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Published semi-monthly by the students of Guilford College dur
ing the school year except during examinations and holiday periods.
Member North Carolina Collegiate Press Association
Editor-in-Chief Milton Anderson
Assistant Editor Charlotte Parker
Managing Editor Thomas Ashcraft
Assistant Managing Editor Flora Huffman
Business Manager Thomas McKnight t
Assistant Business Manager Frank Poole ;
Circulating Managers Win. Yanlioy, J. W. Edgerton
Feature Editors Tom Taylor, Philip ICelsey
Sports Editors Ken Morris, Snag Hartley
Society Editor Mary Priscilla BloucJi
Exchange Editor Dorothy Cbappell
Proofreaders Kathleen Leslie, Mary Labberton
Richard lUnford, Thornton Conrow, Bernard Foster, Mary Jane
Gibbons, Barbara Hamlin. Charles Hendricks, Ruth Hopkins, Greig
Ritchie, James Parker, Alice Sxvick, Pete Moore, Shirley Messner,
Priscilla Palmer, Virginia Snow, Polly Morton, George Wilson, and
Dorothy Gilbert Robert Marshall Samray Smith
Address all communications to THE GUILFORDIAN
Guilford College, N. C.
Subscription price SI.OO per year
1937 Member 1938
Entered at tile post oflice in Guilford College as second class matter
Food for Thought
This idea of escorts for the May Court is doing more than any other
single feature of the election to excite the interest of the men's student
body. Everybody wants the job of May King—for somebody else.
Modern mores state that the way of the aggressor is hard—but
Hitler doesn't believe it.
The ASU-sponsored Pilgrimage to Washington seems to have been a
failure—the papers hardly said a word about it.
"When Jackson mentions Jackson there's a good chapel program.
Take it Easy!
Next Monday there will be an election.
For the most part, it will he a popularity contest. People will vote
for their friends, and the best man will be the one with the wid/est
acquaintanceship. This must he true, for in it democratic election the
best man always wins.
Some people are unhappy about those facts. They wish that the
students would vote for issues instead of men, and get very excited
about it all.
We don't feelthat way. As things are at present, there are no
issues worth mentioning. Whoever gets elected will do just about what
his opponent would have done if the vote had gone the other way, or, if
he doesn't, it won't make much difference.
Issues might be invented. A short while ago, it was pointed out to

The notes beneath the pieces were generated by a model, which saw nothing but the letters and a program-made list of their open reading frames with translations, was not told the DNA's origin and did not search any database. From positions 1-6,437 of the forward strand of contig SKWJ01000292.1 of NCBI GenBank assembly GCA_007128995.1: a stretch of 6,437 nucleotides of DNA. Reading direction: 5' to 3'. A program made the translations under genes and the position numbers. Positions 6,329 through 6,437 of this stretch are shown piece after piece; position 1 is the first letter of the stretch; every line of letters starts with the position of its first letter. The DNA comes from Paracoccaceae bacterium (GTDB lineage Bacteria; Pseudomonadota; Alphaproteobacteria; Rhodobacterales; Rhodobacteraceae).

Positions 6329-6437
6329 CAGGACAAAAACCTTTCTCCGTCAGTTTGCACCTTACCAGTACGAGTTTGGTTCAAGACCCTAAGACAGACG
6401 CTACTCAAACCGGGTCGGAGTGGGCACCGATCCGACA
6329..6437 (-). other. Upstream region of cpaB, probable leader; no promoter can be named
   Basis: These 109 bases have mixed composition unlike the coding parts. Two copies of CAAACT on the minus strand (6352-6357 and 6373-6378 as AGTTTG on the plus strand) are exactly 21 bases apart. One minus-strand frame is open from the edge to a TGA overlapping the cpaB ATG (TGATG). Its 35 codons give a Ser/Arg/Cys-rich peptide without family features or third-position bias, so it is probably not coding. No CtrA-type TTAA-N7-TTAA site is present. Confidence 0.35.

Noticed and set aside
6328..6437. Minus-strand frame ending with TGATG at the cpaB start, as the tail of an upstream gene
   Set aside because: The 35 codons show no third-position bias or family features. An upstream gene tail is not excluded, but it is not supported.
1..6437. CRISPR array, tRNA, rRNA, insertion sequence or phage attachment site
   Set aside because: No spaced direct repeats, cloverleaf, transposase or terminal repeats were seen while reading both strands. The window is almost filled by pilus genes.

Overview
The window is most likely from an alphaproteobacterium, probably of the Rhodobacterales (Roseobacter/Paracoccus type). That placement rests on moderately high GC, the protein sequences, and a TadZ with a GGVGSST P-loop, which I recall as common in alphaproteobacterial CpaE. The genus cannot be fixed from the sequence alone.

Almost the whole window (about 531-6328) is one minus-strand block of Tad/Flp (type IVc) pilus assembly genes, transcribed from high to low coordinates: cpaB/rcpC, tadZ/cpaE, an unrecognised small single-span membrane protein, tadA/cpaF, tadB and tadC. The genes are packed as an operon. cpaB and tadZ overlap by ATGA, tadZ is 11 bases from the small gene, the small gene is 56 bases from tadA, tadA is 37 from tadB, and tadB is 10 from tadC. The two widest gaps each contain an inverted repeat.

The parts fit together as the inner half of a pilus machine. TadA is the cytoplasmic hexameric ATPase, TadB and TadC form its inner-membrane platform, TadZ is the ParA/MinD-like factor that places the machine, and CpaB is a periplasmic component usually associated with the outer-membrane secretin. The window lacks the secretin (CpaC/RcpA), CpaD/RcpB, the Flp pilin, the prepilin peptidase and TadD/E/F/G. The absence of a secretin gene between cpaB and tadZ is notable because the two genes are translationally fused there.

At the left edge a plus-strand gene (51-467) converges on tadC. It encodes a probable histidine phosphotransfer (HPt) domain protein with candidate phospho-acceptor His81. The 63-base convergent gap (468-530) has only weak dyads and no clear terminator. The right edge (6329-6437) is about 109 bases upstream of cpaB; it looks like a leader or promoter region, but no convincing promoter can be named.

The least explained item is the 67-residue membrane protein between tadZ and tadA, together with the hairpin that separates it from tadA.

us that such an invention was a possibility, and we realize it to be true.
However, any serious drive on issues brings bitterness with it, if the
issues are any good at all. At present, whoever is elected remains the
friend of his unsuccessful rival, and vice versa. If the campus were
pretty thoroughly aroused over platforms each year, that wouldn't be
quite so true.
Four times in the past century the people of the United States have
been uniformly excited about issues. And the Mexican War, the Civil
War, the Spanish-American War, and American participation in the
World War were the results of those excitements.
The next edition of the OUH.FORDIAN will he the first since October
5, 1935, with which we have had no official connection. That is roughly
the same period of time as we have spent as a student at Guilford Col
lege, and the newspaper has heen from the first so closely linked with
our life on campus that it is difficult to separate the two in our memory
as w r e sit writing this backwarl look.
In the course of those three college years, we've done a great many
things that were enjoyable, some that were unpleasant, and a few that
were regrettable. We've made a number of very good friends and no
real enemies, though "there are many obituaries we'd read with
pleasure." On the whole, our memories are very pleasant and it is with
the greatest reluctance that we surrender the editorial chair.
Before closing our desk, we would like to repeat the things we .said
when we assumed the duties of editing this sheet last spring: Nothing
that we have said in these columns has been intended to hurt anyone
personally. We have attempted throughout to serve as a voice for
student opinion; and we have always tried to cooperate with anyone
who requested our cooperation.
Salve at que vale! M. H. A.
Conies Monday, come elections. Prof.
Nowlin and a committee liave charge